Publisher — 22 March 2013 — by Evan X Hyde

“On January 31, 1980, El Quiché literally flamed up into the world’s consciousness when thirty-seven Mayan peasants occupied the Spanish embassy in Guatemala City to call attention to the violence being inflicted on their communities. Guatemalan security forces stormed the embassy, provoking an inferno that killed all but one of the protesters, as well as embassy staff members and others trapped inside the building. Among the dead was the father of the future Nobel Peace Prize-winner Rigoberta Menchu. That night the sole surviving Indian protester was kidnapped from his hospital bed and killed. His corpse was flung onto the campus of the University of San Carlos, the national public university, before dawn.

“The massacre in the Spanish embassy precipitated an international outcry, and Spain broke off diplomatic relations with Guatemala. Not long afterward, a campaign of terror against the Catholic Church that wouldn’t abate for years was launched throughout the misty mountain towns, villages, and hamlets of El Quiché, which was populated mostly by Maya. In the departmental capital, Santa Cruz, the seat of Bishop Gerardi’s diocese, the mutilated corpses of two Church catechists were discovered hanging outside a small radio station. Convents were strafed with machine-gun fire and attacked with grenades. As the fighting against guerrillas intensified in el antiplano, the mountainous central highlands, the Army seized and occupied church buildings, parish houses, and convents, turning them into barracks and interrogation and torture centers. Statues of saints were draped in military camouflage and olive green, as if to remind parishioners to whom they really owed their obedience, at least if it was earthly salvation they sought. The Spanish priest from the village of Chajul, in the Ixil Triangle, was ambushed and murdered. In Joyabaj, Father Faustino Villanueva was assassinated at his desk.”

– pgs. 16, 17, The Art of Political Murder, Francisco Goldman, Grove Press, New York, 2007

We have said to you before in this newspaper that Guatemala is a militarized society, whereas Belize is not, not yet at least. In fact, three or four years ago we published, in serial form, an in-depth study of Guatemala’s Escuela Politécnica, where the Guatemalans train their army officers.

Guatemala’s Escuela Politécnica is the equivalent of Great Britain’s Sandhurst. We Belizeans don’t know anything about the Escuela Politécnica, but we speak with reverence about Sandhurst, and we rate highly those of our Belizean military men who have been trained at Sandhurst.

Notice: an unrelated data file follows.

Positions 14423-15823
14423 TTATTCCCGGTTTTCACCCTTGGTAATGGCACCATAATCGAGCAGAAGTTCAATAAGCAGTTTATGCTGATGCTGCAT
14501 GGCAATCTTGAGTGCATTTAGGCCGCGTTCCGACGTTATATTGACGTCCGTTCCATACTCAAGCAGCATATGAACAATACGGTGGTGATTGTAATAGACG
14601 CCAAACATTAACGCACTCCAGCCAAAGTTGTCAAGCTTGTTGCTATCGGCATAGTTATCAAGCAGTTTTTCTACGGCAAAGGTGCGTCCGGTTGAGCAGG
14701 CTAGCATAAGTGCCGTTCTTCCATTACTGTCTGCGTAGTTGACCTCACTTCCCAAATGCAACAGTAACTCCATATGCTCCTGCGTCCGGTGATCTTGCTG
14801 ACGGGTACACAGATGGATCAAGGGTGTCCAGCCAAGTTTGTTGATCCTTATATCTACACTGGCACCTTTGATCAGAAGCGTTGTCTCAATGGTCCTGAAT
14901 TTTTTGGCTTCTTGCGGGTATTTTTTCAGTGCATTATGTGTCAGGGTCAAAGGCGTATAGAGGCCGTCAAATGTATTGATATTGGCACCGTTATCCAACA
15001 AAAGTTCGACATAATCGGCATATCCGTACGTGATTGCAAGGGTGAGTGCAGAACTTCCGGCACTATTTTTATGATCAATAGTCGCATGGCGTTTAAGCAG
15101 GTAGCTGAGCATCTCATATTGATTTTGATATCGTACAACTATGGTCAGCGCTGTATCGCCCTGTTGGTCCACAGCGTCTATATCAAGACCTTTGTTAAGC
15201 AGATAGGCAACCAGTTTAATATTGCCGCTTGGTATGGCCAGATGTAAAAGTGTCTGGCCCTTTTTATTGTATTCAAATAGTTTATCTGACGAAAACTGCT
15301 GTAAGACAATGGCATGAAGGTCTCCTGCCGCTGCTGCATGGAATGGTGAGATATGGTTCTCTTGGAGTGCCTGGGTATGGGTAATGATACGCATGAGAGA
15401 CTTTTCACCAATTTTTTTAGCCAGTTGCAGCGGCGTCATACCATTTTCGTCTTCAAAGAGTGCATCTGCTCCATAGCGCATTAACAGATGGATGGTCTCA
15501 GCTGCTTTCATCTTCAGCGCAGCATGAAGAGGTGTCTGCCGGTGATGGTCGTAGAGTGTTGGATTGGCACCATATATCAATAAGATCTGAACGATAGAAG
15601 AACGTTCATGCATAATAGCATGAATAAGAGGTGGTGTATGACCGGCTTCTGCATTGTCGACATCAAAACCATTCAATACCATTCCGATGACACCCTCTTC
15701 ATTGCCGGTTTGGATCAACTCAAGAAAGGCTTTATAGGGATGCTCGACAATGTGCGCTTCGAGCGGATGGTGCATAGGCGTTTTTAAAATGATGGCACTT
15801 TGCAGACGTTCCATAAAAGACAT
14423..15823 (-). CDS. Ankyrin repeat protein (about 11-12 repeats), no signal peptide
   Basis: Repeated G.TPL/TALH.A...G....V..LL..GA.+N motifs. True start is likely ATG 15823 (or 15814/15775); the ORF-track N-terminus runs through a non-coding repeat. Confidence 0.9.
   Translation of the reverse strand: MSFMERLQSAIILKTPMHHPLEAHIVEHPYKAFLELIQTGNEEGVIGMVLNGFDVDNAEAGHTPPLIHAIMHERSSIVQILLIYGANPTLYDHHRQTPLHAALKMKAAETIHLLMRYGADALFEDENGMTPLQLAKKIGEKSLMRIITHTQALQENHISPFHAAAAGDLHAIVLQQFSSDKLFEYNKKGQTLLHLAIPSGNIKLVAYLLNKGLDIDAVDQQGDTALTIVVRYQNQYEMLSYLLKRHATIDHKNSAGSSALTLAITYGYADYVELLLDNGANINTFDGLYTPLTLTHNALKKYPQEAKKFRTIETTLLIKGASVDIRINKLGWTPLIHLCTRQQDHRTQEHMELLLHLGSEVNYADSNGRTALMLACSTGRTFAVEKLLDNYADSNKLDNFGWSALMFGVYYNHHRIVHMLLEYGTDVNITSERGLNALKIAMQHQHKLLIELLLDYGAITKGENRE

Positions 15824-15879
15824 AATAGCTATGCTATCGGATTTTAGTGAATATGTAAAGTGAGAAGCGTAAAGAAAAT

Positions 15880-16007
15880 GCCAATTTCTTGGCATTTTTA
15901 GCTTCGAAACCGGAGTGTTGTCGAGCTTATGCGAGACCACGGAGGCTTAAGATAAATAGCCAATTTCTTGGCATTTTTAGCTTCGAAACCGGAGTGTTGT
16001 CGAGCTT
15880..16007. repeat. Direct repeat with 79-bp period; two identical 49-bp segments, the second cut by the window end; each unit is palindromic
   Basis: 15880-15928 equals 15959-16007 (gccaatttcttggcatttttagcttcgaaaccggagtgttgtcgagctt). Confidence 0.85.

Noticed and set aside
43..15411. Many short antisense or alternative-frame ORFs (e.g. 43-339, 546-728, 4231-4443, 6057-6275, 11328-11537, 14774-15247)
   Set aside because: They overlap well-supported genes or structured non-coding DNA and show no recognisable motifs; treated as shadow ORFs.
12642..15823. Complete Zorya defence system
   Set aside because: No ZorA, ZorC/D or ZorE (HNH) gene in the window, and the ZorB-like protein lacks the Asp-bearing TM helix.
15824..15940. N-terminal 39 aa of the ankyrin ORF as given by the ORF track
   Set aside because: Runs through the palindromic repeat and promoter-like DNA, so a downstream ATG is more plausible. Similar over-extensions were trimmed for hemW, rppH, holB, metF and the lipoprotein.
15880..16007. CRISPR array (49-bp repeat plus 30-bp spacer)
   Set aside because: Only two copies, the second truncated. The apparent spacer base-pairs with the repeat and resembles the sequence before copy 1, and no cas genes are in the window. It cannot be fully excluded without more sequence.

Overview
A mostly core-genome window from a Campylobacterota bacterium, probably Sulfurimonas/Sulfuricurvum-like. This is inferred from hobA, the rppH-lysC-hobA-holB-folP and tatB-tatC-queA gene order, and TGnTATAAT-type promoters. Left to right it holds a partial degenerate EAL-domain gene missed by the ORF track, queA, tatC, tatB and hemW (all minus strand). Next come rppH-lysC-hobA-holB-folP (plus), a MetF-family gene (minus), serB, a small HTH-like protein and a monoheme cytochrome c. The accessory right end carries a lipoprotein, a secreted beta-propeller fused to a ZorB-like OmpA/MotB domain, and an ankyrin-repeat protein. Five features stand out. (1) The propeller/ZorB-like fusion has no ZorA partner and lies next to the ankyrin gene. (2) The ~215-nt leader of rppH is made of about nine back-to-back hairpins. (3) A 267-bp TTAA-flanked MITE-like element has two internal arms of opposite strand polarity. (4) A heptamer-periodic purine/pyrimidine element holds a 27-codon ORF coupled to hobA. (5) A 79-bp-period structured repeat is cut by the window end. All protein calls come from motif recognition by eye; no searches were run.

Before we proceed, let us propose to you that bravery is the quality which men most admire in other men. Where the female of the species is concerned, it may be that beauty is the attribute which ladies most admire in each other, but I know better than to speak for women. Whatever the case, we men are different from women, and I am confident that courage is what we revere most in other men.

There are historians and military experts who rate the British military as the military with the world’s most famous and imposing traditions of battlefield bravery. But, it is for sure that such an opinion would be disputed by and in many other nation-states of the world. I cite what is an arguable opinion in order to give you a sense of the warrior historical background of the British people. In fact, the monarch most revered by the British is their Henry V, and he was their most successful battlefield leader.

In Guatemala even as we write this Wednesday morning, one of their army generals who became their president, Efraín Ríos Montt, 86, is on trial on charges of genocide/crimes against humanity. Terrible atrocities were committed by the Guatemalan military during Guatemala’s civil war in the last three decades of the twentieth century. The charges against Ríos Montt arose out of military atrocities during his 17-month presidency between 1982 and 1983.

This trial represents a brave thing the Guatemalan people are trying to do, because they are trying to clean up their act, so to speak. In the time of the civil war (1966-1996), Guatemala was considered the Central American equivalent of apartheid South Africa. By this I mean that, in both South Africa and Guatemala, there was a neo-European elite which let loose a modern army upon an indigenous majority which had very little ability to resist that modern army. There was a manifestly racist aspect to the organized military violence of apartheid South Africa, and there was a racist aspect to the Guatemalan civil war. The vast majority of the two hundred thousand victims were indigenous Guatemalans, the descendants of the people who inhabited the land when the brutal Spanish conquistador, Pedro Alvarado, invaded from Mexico in 1523.